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Marines charged with murder in deaths of Iraqi civilians

WASHINGTON—Four Marines from Camp Pendleton, Calif., were charged Thursday with multiple counts of murder and several lesser charges in the shooting deaths last year of 24 unarmed Iraqi civilians, including several women and children, in the Iraqi town of Haditha.

Four Marine officers, including a lieutenant colonel, were charged with trying to cover up the crimes.

The charges made the Haditha killings the largest criminal case to arise from the deaths of civilians since U.S. troops entered Iraq in March 2003, and the first to implicate officers in the events.

None of those charged is in custody, and a Marine spokesman said he had no information on when they might be arrested. Article 32 hearings, in which a panel of Marine judges determines if there's enough evidence to try the men, are likely to be held in the spring.

The Nov. 19, 2005, killings occurred after an improvised bomb exploded on a four-vehicle Marine convoy passing through Haditha, killing one Marine and wounding two others.

A day after the attack, 2nd Marine Division issued a press release saying that 15 civilians riding in a bus were killed in the bomb blast and that the Marines and Iraqi army troops killed eight insurgents in a subsequent firefight.

But Iraqi witnesses in Haditha told a local human rights investigator that the Marines went through three houses after the attack, killing 24 people, including women and children. Lt. Gen. Peter W. Chiarelli, who was then the No. 2 general in Iraq, ordered an investigation about three months later, after a Time magazine reporter asked the military for comment.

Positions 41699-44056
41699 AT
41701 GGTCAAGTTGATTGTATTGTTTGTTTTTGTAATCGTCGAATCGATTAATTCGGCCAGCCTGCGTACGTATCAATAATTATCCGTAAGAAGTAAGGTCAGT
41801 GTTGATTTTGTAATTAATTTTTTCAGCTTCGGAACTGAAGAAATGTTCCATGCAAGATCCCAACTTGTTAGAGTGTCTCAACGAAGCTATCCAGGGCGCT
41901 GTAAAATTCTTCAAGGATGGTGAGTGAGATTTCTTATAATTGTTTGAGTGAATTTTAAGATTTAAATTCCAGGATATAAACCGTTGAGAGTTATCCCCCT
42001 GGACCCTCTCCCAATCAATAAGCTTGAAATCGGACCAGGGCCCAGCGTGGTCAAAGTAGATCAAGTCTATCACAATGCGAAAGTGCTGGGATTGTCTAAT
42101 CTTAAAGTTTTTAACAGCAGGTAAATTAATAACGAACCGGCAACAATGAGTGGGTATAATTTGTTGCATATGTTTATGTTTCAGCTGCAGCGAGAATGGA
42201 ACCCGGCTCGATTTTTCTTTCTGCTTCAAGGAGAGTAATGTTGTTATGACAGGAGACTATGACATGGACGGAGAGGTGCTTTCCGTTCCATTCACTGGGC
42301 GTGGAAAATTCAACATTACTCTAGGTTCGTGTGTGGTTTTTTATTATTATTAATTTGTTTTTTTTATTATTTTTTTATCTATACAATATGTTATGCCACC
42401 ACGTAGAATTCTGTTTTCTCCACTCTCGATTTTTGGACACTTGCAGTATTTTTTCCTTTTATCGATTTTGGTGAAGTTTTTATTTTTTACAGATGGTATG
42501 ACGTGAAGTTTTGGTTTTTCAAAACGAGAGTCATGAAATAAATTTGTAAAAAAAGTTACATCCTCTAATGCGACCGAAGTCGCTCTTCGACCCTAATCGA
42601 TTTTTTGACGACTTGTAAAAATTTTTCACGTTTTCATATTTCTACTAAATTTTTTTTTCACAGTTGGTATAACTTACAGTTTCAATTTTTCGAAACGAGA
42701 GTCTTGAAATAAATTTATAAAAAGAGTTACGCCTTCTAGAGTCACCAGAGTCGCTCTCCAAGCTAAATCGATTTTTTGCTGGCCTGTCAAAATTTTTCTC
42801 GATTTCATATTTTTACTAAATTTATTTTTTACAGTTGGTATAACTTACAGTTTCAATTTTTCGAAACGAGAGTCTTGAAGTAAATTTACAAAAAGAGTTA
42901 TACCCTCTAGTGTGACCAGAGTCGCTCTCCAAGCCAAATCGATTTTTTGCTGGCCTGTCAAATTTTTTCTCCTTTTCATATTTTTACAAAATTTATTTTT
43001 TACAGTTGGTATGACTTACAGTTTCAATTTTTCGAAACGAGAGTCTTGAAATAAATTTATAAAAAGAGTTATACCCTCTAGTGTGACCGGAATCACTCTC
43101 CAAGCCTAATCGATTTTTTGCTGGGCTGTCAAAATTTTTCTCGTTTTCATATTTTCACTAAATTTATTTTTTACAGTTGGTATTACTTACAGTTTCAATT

After the story broke in March, eyewitnesses provided McClatchy Newspapers with a graphic account of the incident. A 13-year-old girl said the Marines shot and killed eight members of her family, including her 3-year-old brother.

Staff Sgt. Frank D. Wuterich, 26, of Meriden, Conn., a squad leader, faces the most serious charges, including 18 counts of unpremeditated murder. He's alleged to have told other Marines to "shoot first and ask questions later."

Wuterich also was charged with soliciting Cpl. Sanick P. De La Cruz, 24, to lie and tell investigators that they shot four of the victims, all men, after they opened fire on the Marines' convoy and ran away after the bomb exploded. The men didn't fire on the convoy, according to charge sheets in the case. Wuterich was charged with making a false official statement to investigators.

De La Cruz, who's since been promoted to sergeant, was charged with five counts of unpremeditated murder and making a false official statement with the intent to deceive.

Lance Cpl. Justin L. Sharratt, 22, was charged with three counts of unpremeditated murder.

Lance Cpl. Stephen B. Tatum, 25, was charged with two counts of unpremeditated murder, four counts of negligent homicide and assaulting two other Iraqis. At least two of the people Tatum is charged with killing were women.

Four officers who weren't present at the time of the killings face a host of lesser charges for attempting to cover up what happened.

Lt. Col. Jeffrey R. Chessani, 42, the Marines' battalion commander, was charged with violating a lawful order and two counts of dereliction of duty for failing to investigate and accurately report a war crime.

1st Lieutenant Andrew A. Grayson, 25, their platoon commander, was charged with two counts of dereliction of duty for failing to report and investigate a war crime. He also faces charges of making a false statement and obstructing justice.

Capt. Lucas McConnell, 31, their company commander, faces two counts of dereliction of duty for failing to investigate and report a war crime.